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Missouri Tarantula

Missouri Tarantula

Aphonopelma hentzi
Family: 
Theraphosidae (tarantulas) in the order Araneae (spiders)
Description: 

This stocky, hairy species is Missouri's largest spider. The body and legs are uniformly dark chocolate brown, with reddish hairs on the carapace. There are more than 50 species of tarantulas in North America, but this is apparently the only one native to Missouri.

Size: 
Length (not including legs): Females average 2 inches; males about 1 1/2 inches.
Habitat and conservation: 
Tarantulas prefer dry rocky glades, where they spend their days in silk-lined burrows in abandoned rodent or reptile tunnels or in other natural cavities. Like many hunting spiders, tarantulas are nocturnal, pursuing insects such as crickets. Tarantulas are prefer areas seldom frequented by people. In late summer and fall, south Missourians often see these large arachnids crossing roads.
Foods: 
Despite what you might see in horror movies, tarantulas don't spin webs to catch their prey. They walk on the ground and grab insects that they encounter, or that amble past them. Like other spiders, they have fangs that deliver a venom that both subdues their prey and helps digest it. Tarantulas are not aggressive to humans. Remember that almost all spiders use venom to subdue their prey. The venom of tarantulas has no medical significance for humans, being something like a bee sting.
Distribution in Missouri: 
Occurs mainly in south and central Missouri, in appropriate habitats. The Missouri River apparently acts as a barrier to the spider's movement into northern Missouri.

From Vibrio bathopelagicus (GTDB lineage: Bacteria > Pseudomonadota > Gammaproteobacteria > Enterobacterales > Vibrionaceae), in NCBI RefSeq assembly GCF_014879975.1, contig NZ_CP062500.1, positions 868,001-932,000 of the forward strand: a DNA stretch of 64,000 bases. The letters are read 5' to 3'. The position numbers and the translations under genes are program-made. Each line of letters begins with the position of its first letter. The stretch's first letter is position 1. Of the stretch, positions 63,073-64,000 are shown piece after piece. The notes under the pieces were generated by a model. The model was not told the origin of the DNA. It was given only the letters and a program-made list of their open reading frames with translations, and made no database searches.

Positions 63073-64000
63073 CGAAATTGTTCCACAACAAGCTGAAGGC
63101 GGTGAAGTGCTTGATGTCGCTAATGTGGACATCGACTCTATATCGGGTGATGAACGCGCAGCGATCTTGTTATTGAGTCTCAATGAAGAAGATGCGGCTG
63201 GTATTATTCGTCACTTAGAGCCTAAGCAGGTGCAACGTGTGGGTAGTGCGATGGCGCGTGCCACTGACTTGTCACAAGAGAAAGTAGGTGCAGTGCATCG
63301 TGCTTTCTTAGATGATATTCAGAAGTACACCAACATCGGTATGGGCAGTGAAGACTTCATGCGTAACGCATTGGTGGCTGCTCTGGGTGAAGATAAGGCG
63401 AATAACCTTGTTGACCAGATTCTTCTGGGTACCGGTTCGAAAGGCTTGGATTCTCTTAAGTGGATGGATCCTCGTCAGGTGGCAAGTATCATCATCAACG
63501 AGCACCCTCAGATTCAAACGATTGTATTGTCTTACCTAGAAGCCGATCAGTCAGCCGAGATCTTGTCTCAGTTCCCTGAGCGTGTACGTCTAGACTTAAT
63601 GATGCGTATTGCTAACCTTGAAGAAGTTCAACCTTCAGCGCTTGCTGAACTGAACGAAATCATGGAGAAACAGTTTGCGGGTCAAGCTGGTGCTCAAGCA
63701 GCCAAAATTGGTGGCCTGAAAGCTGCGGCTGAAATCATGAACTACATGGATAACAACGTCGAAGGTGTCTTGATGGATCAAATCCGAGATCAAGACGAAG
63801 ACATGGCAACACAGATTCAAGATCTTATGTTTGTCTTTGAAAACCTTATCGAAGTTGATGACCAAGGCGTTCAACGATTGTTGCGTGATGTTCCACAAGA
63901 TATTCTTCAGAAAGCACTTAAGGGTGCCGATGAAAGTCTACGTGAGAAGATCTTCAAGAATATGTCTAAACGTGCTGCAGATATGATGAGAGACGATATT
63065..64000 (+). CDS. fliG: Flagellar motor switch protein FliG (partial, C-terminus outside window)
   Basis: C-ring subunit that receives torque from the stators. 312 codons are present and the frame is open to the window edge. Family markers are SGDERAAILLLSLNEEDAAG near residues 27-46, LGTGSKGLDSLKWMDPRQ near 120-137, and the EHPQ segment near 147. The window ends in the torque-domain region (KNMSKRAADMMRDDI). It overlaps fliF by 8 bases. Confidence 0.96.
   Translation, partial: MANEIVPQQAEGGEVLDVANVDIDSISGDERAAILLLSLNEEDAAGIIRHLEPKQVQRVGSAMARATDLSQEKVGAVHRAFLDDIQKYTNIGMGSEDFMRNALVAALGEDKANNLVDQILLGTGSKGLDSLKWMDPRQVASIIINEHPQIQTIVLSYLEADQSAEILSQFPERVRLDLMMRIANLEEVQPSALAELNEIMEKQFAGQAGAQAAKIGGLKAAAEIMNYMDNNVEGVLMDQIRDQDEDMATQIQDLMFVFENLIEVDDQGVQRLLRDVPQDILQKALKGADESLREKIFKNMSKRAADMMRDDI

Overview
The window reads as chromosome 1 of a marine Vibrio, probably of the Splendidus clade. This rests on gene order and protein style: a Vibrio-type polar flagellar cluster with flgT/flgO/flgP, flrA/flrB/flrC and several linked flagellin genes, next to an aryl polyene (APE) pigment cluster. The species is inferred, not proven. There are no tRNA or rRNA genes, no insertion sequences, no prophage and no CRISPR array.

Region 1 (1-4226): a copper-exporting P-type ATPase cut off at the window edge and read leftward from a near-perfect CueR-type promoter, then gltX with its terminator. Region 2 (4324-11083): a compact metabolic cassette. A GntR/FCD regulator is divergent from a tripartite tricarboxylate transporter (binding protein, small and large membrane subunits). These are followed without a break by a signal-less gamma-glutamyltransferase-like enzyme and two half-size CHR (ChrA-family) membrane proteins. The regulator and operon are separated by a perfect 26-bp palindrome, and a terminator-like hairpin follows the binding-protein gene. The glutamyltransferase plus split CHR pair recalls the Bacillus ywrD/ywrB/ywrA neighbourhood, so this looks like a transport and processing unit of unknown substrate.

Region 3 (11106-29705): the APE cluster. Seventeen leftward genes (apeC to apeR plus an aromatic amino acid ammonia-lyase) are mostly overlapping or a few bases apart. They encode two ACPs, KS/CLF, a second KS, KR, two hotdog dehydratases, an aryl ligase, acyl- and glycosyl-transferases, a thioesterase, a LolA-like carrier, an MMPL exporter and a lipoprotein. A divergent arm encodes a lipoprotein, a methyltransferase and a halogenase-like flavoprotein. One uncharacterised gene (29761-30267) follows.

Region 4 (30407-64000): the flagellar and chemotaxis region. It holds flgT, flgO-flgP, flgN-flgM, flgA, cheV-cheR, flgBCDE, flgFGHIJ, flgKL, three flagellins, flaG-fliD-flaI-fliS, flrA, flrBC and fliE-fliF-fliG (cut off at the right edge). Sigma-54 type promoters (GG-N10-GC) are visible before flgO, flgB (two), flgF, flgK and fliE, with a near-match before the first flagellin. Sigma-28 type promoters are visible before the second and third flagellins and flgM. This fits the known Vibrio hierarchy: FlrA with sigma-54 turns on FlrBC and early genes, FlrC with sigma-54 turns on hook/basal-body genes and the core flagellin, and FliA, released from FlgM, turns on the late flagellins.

Status: 
This species is sometimes called the Texas brown tarantula or the Oklahoma brown tarantula. Its range extends from Kansas and Missouri south to Louisiana, Texas, and Arizona, so this spider might as well be named after any of the states it lives in! This is one reason why scientists prefer precise Latin names, which don't vary with local usage.
Life cycle: 
Females secure their egg cases in silken webbing attached to the inner walls of their burrows, and guard their eggs until they hatch. Often, the young stay with the mother for about a week before dispersing. Most of our spiders live for only a single season, but tarantulas can potentially live for years. Females can live for more than thirty years, though males rarely live more than a year.
Human connections: 
The tarantula's large size and shaggy look scares many people, making them think it has a ferocious nature. It is actually quite shy, quick to evade humans. Many people keep tarantulas as pets and feed them crickets, cockroaches, and the like. They are docile and interesting to handle and watch.
Ecosystem connections: 
Spiders are predators that help control the populations of the species they consume. In turn, they feed other predators. The burrows tarantulas inhabit function not only as places to lie-in-wait for potential meals, but also as refuges from lizards, birds, skunks, and other enemies.
Shortened URL
http://mdc.mo.gov/node/6434